If, like me, you fear traffic, discomfort, falling, your shadow and what not… I suggest that you get something with wider tyres and a very upright position. Being upright is often synonym of greater comfort, and you have a better view of traffic. The bike I purchased back in May was a vintage-looking bike, also known as a cruiser, large beefy tyres, wide cushioned saddle, the road cycling beginner’s perfect choice! If the cruiser is not your thing, look for something called hybrid or fitness bike, the position is somewhere between a mountain bike and a cruiser and will offer you great comfort.
On the other hand, if you are slightly more advanced (able to ride a bike right off the bath), you might want to go for a fancier road bike. Now, be aware that the smaller the tire, the harder every bump will feel. Plus, road bikes tyres are typically harder than hybrid bikes, 110 psi vs 60, which will also contribute to a more bumpy feeling.
As a result, if you are not concerned with bike aerodynamics and high speed, a gravel bike might be the perfect choice for you. Gravel bikes tyres will typically range from 32 to 40mm, which will allow you to ride not only on tarmac but also on gravel/trail roads. Two months after purchasing my cruiser bike, I bought a used gravel bike with 32 mm tyres. I think I might change for 38mm in the near future, but it was an excellent way to be introduced to road cycling, without spending a fortune.
Road cycling for beginners: getting on the bike
If you haven’t ridden a bike for a long time, it’s advisable to begin in a quiet area. Maybe your neighbourhood has a meagre traffic amount. You might live near a large park, which will offer you smooth grass if you happen to fall on your firsts attempts. In any case, stay away from highly popular bike paths and high traffic areas. Master a few skills before you venture out.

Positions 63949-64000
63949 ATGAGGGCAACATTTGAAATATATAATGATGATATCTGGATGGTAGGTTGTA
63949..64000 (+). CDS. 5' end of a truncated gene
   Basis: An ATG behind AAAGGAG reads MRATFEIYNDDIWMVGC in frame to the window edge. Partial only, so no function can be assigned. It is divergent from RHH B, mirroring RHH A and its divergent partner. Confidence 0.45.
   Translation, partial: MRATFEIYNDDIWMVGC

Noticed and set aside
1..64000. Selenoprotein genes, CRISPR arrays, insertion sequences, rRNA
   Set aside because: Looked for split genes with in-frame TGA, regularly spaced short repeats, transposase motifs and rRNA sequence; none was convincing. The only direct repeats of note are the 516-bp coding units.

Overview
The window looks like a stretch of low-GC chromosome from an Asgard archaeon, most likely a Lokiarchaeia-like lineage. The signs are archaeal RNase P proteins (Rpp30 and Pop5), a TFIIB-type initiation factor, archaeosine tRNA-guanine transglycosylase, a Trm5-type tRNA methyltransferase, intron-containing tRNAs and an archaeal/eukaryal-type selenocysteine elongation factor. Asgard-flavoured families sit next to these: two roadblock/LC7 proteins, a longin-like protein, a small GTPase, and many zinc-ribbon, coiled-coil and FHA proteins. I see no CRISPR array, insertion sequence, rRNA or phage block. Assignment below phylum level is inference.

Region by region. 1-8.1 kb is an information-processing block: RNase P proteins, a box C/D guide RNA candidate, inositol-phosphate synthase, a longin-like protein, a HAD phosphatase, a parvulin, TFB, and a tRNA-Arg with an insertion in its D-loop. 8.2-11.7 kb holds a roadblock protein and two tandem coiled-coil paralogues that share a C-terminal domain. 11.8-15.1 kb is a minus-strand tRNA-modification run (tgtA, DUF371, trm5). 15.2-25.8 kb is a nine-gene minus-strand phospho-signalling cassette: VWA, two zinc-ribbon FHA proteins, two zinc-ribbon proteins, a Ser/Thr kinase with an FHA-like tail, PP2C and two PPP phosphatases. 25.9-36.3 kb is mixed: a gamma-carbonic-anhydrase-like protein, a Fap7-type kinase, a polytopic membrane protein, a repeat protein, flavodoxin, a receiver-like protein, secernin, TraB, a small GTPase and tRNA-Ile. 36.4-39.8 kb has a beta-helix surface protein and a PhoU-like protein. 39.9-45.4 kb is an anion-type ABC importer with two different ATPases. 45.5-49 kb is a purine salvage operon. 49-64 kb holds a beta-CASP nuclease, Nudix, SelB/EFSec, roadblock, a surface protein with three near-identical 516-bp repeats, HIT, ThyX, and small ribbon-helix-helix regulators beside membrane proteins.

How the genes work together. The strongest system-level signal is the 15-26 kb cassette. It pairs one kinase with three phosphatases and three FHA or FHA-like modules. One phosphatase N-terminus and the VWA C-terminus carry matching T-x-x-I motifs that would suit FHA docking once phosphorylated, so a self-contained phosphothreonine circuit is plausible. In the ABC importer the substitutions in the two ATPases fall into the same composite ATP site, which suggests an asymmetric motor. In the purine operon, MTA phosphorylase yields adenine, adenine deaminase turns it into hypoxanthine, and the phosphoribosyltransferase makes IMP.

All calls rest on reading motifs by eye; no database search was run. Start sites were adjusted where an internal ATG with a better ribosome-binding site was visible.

Skills to master
Going into a straight line
It might seem obvious and very trivial, but it’s actually essential, and it’s not something that comes naturally. To practice this skill, move very slowly and focus on maintaining a straight line. The best way to exercise is to find a low traffic area with defined lines on the road. Use the white line on the side of the road and try to follow the line. Beware though; road paint decreases the tyres grip, therefore, make sure the surface is dried when practising this skill. Also, take the line on the SIDE, not in the middle (security issue, you know…)
Another skill that might seem so obvious it doesn’t need to be mentioned, you would be surprised how tough some bikes are to manoeuver. My cruiser bike is almost impossible to manoeuver in closed corners. It is advisable to gain control beforehand, in the situation you need to avoid a sudden obstacle in front of you.